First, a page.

The good news, for those who were intensely jealous of us in the Air Rescue article when we revealed we lived near an arcade that had F-Zero AX- that machine has since gone. As has Air Rescue. In its place, however, is a little Sega-themed arcade that includes, among other things, Sega Golden Gun. Unlike last time, however, there's no emulation solutions out there for this game, so we had to ask around like the useless idiots we are for screenshots. Luckily, we have Kori-Maru and his site, The Website of the Dead to thank for supplying us with the screenshots you see adorning this page. Unlike most pages on this site where 'click to expand' is a death sentence, this shots will get better upon being embiggened!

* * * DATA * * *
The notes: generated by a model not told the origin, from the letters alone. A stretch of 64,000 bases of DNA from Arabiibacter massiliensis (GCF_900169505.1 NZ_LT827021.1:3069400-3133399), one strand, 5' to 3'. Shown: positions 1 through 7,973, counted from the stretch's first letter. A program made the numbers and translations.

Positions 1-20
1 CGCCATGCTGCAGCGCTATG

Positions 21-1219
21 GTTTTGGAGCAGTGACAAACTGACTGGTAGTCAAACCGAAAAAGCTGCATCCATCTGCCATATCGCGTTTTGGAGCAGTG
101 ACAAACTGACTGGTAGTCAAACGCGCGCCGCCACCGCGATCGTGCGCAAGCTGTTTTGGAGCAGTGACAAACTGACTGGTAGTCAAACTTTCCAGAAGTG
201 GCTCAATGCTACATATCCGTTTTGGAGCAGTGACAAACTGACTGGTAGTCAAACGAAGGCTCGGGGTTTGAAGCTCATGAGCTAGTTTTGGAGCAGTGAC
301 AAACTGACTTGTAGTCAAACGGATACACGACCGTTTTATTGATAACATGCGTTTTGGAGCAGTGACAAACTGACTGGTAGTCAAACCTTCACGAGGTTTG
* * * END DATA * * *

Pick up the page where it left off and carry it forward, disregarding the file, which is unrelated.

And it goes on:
It's rare enough that we get to talk about light-gun games on this site, but to talk about a modern one? Gosh, we're spoiling ourselves! Sega Golden Gun, however, is quite an oddity. For a start, a light-gun game released in 2011 that actually uses a pistol controller is strange enough by itself- most modern light-gun games made for the arcades grant the player something a little more robust, usually in the form of a mounted joystick-gun, like Deadstorm Pirates or Raw Thrills' Jurassic Park game, with infinite ammo and no need to reload. Additionally, Sega Golden Gun comes to us from a developer we don't see very often, Sega of China, also known as Sega Shanghai Studio... The team that, in part, gave us Project Altered Beast. Wait, come back! They've improved since then! They don't have too many games to their name, but amongst them are some curiosities including Loving Deads: The House of the Dead EX and Transformers: Human Alliance. Critically, the studio is headed by Makoto Uchida, director of classic Sega games like Dynamite Deka and Alien Storm (although it doesn't seem he had much to do with this game). Sega Golden Gun, alongside Asian Dynamite / Dynamite Deka EX, is a game that wears its studio's home most clearly on its sleeve, seeing the unnamed Player 1 (cowardly boyfriend) and Player 2 (sassy girlfriend) fight their way through hordes of enemies very loosely inspired by Chinese culture and literature, including bosses based on Romance of the Three Kingdoms and Water Margin. Given the Golden Guns of the title with infinite ammo by a dying security guard at a museum they were visiting, only they can put a stop to the destruction being caused by the army of the Four Mythical Beasts. Blast 'em all away as this unlikely couple spout the best-worst dialogue in any arcade game!